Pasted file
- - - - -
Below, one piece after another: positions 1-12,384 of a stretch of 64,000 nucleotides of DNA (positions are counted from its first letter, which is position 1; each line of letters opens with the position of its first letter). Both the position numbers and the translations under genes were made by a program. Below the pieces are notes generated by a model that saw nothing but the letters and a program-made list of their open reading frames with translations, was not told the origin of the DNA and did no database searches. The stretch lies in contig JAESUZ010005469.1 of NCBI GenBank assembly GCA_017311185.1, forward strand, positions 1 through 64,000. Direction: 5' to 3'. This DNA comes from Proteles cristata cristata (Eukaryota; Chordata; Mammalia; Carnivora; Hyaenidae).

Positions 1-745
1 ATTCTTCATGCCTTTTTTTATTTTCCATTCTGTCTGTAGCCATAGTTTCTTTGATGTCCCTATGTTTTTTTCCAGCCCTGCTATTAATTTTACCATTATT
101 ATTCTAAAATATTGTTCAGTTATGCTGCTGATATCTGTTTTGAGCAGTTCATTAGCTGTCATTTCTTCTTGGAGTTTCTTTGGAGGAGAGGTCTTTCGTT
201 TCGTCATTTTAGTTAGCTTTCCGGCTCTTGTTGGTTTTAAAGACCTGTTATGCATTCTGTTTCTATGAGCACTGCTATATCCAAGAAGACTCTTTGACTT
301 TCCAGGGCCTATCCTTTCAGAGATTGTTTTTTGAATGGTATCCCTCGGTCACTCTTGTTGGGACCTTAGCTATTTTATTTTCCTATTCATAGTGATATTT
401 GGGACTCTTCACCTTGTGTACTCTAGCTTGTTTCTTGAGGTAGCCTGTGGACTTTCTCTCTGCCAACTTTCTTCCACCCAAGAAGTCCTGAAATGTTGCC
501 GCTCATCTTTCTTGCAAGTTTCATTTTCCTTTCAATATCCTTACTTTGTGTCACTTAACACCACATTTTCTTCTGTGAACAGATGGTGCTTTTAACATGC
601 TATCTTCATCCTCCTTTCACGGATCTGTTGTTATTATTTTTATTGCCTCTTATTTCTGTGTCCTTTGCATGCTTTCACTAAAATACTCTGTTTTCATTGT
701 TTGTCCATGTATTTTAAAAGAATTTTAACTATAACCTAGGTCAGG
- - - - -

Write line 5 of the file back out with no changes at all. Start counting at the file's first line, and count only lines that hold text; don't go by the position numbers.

201 TCGTCATTTTAGTTAGCTTTCCGGCTCTTGTTGGTTTTAAAGACCTGTTATGCATTCTGTTTCTATGAGCACTGCTATATCCAAGAAGACTCTTTGACTT